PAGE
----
What Breadth Tells Me

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  • on July 2nd, 2010

I’m a huge fan of measuring market breadth.  It’s the primary reason I focus on U.S. equities vs. other markets like forex, bonds, commodities, etc.  I feel I have a better chance at edge when I can see beyond the stock market and look at the market of stocks.  It’s so easy for any one instrument to be manipulated, but is any institution going to waste their time trying to push a basket of 3000 stocks higher or lower in an effort to paint the tape?  Doubtful.

So breadth tells a message.  It tips off highs and lows.  It tells us whether an emerging trend has high energy.  I’m not banking on predictive power, but simply a tool to help distinguish between fleeting and sustainable moves.  I think of a move without breadth as a “pulling” type…we don’t need to fade it, but follow it at our own peril when the pulling stops.   On the other side, a move with breadth behind it is a “pushing” market with all engines cranking.

Personally, my favorite measure is % Above Moving Average.  Which one?  Depends on your time frame.  For selection, I reference the 10 week, but in my daily planning I use the 10 day.  Why?  To paraphrase Brian Shannon, our job is not to identify trend, it’s to find low risk opportunities and figure out a way to profit from them.  Measuring how many stocks are above and below the 10 day(or 8 or 12 day, for that matter) MA gives me a read on both how many ideas are being accepted in the market, and also how many rocks remain unturned.  Consider the following overly simplistic graphic:

What’s it telling me now?  After reaching an unheard-of 98% on June 15, it cycled all the way down to 3% on June 29th and still sits in single digits.  As a reference, an uptrending market cycles between 50% and 90%, while a downtrending market runs 50% to 10%.  A normal trading range might jump back and forth between 20% and 80%.  The numbers we’ve seen recently have been extreme, and have also stayed there a few days each way, which is rare.  It’s a macro world for now, that will change when it changes.  For now, the indices are the only sandbox in which to play…too late for finding shorts, too early for finding longs.  I’ll look at individual stocks again once we jump back into the 30-50% region.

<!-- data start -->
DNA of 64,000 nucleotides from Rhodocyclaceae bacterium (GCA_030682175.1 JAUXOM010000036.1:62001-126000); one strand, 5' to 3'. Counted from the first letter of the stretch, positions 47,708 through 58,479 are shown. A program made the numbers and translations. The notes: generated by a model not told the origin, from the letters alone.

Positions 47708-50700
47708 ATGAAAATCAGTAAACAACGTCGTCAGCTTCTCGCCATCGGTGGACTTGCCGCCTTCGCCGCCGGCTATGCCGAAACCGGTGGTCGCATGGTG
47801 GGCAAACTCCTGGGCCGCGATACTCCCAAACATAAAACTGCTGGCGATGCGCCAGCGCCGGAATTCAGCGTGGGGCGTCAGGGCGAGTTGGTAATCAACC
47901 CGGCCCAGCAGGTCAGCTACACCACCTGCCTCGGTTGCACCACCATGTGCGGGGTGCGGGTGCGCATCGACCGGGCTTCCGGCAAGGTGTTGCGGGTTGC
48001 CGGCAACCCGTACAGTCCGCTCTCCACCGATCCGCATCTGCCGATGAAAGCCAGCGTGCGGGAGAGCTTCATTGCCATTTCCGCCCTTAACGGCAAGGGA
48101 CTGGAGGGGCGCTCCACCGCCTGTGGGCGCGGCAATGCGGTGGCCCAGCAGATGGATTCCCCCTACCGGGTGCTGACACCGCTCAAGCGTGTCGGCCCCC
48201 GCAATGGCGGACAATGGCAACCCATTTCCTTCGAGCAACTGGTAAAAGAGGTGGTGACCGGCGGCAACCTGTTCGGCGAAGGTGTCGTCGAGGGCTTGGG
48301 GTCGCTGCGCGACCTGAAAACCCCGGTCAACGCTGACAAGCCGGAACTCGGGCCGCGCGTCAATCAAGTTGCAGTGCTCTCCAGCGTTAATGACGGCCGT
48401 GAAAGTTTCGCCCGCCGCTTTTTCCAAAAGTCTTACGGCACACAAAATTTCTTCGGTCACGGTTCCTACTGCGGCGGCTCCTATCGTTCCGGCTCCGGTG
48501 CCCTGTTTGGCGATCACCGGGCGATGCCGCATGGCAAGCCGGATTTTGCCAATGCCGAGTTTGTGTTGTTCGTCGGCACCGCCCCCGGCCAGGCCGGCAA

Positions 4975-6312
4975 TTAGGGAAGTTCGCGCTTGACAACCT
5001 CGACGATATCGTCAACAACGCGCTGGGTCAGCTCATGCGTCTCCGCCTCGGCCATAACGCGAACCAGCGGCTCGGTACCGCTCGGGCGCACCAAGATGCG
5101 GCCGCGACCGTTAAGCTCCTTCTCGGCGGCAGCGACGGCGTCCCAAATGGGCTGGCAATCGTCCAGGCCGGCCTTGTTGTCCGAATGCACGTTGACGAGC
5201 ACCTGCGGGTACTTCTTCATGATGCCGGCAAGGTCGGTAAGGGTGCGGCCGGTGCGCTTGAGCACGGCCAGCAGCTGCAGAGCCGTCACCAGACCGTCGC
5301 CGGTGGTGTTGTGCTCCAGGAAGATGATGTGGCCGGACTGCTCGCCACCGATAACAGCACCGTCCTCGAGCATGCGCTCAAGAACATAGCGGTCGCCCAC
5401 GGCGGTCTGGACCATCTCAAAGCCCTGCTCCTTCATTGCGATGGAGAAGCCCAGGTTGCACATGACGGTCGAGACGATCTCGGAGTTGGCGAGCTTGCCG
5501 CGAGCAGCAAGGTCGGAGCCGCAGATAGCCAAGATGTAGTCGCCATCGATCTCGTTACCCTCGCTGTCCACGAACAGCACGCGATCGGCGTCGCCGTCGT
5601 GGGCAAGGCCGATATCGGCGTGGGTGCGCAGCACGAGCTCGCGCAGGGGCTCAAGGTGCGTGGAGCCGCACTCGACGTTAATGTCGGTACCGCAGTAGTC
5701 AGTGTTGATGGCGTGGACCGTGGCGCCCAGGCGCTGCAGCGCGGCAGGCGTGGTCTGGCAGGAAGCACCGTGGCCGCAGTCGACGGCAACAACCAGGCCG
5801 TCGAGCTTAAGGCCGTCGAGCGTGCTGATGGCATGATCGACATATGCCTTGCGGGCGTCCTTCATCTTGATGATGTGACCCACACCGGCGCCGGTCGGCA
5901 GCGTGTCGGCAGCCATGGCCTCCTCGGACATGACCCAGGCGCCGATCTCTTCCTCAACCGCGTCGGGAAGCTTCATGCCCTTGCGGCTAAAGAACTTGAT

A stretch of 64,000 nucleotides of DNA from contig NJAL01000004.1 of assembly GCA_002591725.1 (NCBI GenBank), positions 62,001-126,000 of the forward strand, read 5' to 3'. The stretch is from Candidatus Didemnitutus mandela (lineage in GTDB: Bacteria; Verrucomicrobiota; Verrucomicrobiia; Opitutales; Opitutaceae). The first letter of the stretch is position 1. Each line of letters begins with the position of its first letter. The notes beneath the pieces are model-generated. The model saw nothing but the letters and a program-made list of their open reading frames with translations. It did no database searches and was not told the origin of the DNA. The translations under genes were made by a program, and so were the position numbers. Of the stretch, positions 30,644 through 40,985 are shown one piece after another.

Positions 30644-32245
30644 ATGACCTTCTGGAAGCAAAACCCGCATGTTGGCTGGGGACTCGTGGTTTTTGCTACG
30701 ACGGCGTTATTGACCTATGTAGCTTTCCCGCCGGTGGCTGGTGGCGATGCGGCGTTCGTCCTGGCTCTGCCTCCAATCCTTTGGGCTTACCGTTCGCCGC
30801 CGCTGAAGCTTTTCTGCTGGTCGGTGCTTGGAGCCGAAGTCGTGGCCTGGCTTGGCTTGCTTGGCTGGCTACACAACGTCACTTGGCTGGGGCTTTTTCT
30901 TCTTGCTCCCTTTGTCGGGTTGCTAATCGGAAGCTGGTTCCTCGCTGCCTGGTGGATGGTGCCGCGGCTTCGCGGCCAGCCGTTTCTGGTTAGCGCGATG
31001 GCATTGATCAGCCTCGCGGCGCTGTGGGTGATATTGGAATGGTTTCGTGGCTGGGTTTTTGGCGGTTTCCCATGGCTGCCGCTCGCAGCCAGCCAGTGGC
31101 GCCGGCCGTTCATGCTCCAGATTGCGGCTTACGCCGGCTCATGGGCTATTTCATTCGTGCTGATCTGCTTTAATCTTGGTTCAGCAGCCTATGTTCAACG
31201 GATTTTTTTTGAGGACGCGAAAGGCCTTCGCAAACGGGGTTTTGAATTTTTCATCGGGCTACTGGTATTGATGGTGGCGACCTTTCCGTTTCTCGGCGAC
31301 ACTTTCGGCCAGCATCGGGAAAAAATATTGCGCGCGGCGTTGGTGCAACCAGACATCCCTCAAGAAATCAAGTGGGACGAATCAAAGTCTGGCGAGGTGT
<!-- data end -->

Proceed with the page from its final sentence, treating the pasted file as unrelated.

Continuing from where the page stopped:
In short, breadth IS the market.  It’s the broadest, most reliable measure of improving or deteriorating conditions that we have as investors.  The key is applying the right measure for your time frame.  The daily A/D, when you break it down, is a reading on the # of stocks above and below their 2 day moving average.  Helpful for daytraders, certainly not investors.  % above the 200 day MA?  Hope you’re not trading the swing on a divergence here, it might take weeks for that to unfold.  As always, find measures that make sense to you, and apply them to your time frame.

The information in this blog post represents my own opinions and does not contain a recommendation for any particular security or investment. I or my affiliates may hold positions or other interests in securities mentioned in the Blog, please see my Disclaimer page for my full disclaimer.

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